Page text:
21 January 2008 10:58 [Source: ICIS news]
PARIS (ICIS news)--EU Energy Commissioner Andris Piebalgs on Monday strongly criticised British calls for a moratorium on the development of biofuels because of their uncertain environmental impact.?xml:namespace>
The commissioner was responding to a just released report by the environmental audit committee of the UK parliament which claimed the EU's current biofuels policy needed to be rethought because the environmental damage it caused far outweighed the benefits it brought in reducing greenhouse gases.
“On the contrary,” said Piebalgs. “It is delivering significant greenhouse gas reductions compared with its alternative, oil.”
"Biofuels can reduce greenhouse gas emissions from road transport but at present most biofuels have a detrimental impact on the environment overall," said Tim Yeo, chairman of parliament’s environmental audit committee.
Piebalgs said that the European Commission (EC) was promoting the greater use of sustainably produced biofuels “because this is the most immediately feasible way of significantly slowing the worrying growth of greenhouse gas emissions from transport”.
“This is of critical importance in a context where rising transport emissions are wiping out the hard-earned reductions of greenhouse gases achieved in other sectors,” he added.
The Latvian commissioner added that the British report also “fails to mention that, until other technologies such as hydrogen became competitive, the only alternative to biofuels is oil”.
But he stressed that the EC shared the concerns of UK members of parliament when it came to ensuring the sustainable production of biofuel crops.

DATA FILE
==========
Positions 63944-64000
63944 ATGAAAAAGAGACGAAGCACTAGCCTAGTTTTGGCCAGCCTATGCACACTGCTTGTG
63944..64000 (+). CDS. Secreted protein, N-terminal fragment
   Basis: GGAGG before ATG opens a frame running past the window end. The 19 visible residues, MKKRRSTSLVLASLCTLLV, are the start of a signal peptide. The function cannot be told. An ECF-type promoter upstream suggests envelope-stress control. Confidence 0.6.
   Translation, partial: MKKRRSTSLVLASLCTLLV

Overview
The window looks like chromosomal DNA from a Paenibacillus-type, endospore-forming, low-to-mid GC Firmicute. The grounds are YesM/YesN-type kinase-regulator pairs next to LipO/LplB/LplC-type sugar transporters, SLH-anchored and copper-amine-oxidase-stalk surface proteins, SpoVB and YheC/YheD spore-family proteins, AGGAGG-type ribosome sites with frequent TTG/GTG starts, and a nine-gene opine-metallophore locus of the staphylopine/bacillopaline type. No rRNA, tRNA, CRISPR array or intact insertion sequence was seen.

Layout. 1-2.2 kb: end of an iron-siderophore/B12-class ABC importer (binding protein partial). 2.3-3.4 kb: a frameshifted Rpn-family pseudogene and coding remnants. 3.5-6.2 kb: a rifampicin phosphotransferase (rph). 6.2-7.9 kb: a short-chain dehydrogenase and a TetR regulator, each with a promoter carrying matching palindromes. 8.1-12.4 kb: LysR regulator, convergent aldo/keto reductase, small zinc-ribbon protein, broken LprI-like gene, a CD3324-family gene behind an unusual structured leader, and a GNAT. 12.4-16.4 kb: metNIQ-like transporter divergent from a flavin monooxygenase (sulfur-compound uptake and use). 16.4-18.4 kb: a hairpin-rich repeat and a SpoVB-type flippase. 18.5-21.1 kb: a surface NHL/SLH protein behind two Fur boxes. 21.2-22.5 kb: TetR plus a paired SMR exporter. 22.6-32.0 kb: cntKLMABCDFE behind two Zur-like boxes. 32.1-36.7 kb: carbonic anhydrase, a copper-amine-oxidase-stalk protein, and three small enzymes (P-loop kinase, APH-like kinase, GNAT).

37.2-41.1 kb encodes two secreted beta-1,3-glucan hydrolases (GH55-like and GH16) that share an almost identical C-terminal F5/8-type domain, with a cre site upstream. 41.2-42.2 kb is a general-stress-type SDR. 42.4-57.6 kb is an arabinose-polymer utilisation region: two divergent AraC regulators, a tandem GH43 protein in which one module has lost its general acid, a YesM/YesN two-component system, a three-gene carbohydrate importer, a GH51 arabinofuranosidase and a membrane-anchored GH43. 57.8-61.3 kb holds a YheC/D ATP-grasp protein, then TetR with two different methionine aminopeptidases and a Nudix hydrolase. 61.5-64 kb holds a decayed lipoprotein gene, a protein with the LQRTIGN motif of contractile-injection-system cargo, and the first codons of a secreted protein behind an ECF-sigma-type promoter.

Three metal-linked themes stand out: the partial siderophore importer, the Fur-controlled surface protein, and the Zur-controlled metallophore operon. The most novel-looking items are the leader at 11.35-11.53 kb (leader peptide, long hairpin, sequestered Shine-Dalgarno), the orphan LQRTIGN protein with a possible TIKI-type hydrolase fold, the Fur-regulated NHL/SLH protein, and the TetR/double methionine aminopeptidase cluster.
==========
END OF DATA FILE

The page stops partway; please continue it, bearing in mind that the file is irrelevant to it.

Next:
“Sustainability has to be guaranteed by robust sustainability standards and mechanisms to prevent damaging land use change,” he said.
“This is precisely why the new directive for the promotion of renewable energy sources [due on 23 January] will call for the promotion of only sustainable biofuels ie those that can ensure a substantial CO2 [carbon dioxide] saving compared to the oil that would be consumed instead,” he added.
Piebalgs conceded biofuels were currently traded with no such EU standards or sustainable schemes but said he hoped the EC’s proposed scheme would “be a first step in catalysing the development of international sustainability standards for agricultural production in general”.
Although they are not officially published until Wednesday, the new proposals on the use of biofuels to target climate change have already led to significant internal divisions.
An internal report leaked to the press last week suggested there was little evidence that biofuels could help ?xml:namespace>
Bookmark Simon Robinson’s Big Biofuels Blog for some independent thinking on biofuels
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